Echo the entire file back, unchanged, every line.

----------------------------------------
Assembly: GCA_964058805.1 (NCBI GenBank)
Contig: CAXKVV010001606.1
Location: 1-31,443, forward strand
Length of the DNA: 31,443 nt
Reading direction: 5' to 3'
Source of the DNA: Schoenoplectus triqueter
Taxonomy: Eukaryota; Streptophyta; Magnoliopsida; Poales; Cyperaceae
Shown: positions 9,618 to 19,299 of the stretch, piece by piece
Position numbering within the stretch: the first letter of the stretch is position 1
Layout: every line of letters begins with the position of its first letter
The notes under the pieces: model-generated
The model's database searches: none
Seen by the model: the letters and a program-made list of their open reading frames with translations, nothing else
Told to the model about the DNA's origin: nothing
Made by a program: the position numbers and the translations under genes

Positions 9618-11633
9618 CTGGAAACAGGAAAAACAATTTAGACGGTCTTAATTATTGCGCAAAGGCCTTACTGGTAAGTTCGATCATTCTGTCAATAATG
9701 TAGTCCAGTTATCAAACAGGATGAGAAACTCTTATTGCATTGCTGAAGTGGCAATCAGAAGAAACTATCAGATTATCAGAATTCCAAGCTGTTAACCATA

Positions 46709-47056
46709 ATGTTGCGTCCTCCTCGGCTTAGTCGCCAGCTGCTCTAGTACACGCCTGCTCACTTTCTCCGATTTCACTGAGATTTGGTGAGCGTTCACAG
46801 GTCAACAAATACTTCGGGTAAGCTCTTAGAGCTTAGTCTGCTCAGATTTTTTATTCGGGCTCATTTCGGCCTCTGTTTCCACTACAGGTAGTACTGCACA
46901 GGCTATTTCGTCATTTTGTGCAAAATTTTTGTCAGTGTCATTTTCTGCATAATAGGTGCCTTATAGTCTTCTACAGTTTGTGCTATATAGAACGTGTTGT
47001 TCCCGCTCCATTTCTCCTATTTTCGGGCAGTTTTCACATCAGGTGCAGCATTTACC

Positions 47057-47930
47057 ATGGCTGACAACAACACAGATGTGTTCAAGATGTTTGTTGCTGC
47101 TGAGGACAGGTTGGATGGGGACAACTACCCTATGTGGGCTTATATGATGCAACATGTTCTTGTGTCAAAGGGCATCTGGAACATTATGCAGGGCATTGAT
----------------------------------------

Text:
Assembly: GCA_964058805.1 (NCBI GenBank)
Contig: CAXKVV010001606.1
Location: 1-31,443, forward strand
Length of the DNA: 31,443 nt
Reading direction: 5' to 3'
Source of the DNA: Schoenoplectus triqueter
Taxonomy: Eukaryota; Streptophyta; Magnoliopsida; Poales; Cyperaceae
Shown: positions 9,618 to 19,299 of the stretch, piece by piece
Position numbering within the stretch: the first letter of the stretch is position 1
Layout: every line of letters begins with the position of its first letter
The notes under the pieces: model-generated
The model's database searches: none
Seen by the model: the letters and a program-made list of their open reading frames with translations, nothing else
Told to the model about the DNA's origin: nothing
Made by a program: the position numbers and the translations under genes

Positions 9618-11633
9618 CTGGAAACAGGAAAAACAATTTAGACGGTCTTAATTATTGCGCAAAGGCCTTACTGGTAAGTTCGATCATTCTGTCAATAATG
9701 TAGTCCAGTTATCAAACAGGATGAGAAACTCTTATTGCATTGCTGAAGTGGCAATCAGAAGAAACTATCAGATTATCAGAATTCCAAGCTGTTAACCATA

Positions 46709-47056
46709 ATGTTGCGTCCTCCTCGGCTTAGTCGCCAGCTGCTCTAGTACACGCCTGCTCACTTTCTCCGATTTCACTGAGATTTGGTGAGCGTTCACAG
46801 GTCAACAAATACTTCGGGTAAGCTCTTAGAGCTTAGTCTGCTCAGATTTTTTATTCGGGCTCATTTCGGCCTCTGTTTCCACTACAGGTAGTACTGCACA
46901 GGCTATTTCGTCATTTTGTGCAAAATTTTTGTCAGTGTCATTTTCTGCATAATAGGTGCCTTATAGTCTTCTACAGTTTGTGCTATATAGAACGTGTTGT
47001 TCCCGCTCCATTTCTCCTATTTTCGGGCAGTTTTCACATCAGGTGCAGCATTTACC

Positions 47057-47930
47057 ATGGCTGACAACAACACAGATGTGTTCAAGATGTTTGTTGCTGC
47101 TGAGGACAGGTTGGATGGGGACAACTACCCTATGTGGGCTTATATGATGCAACATGTTCTTGTGTCAAAGGGCATCTGGAACATTATGCAGGGCATTGAT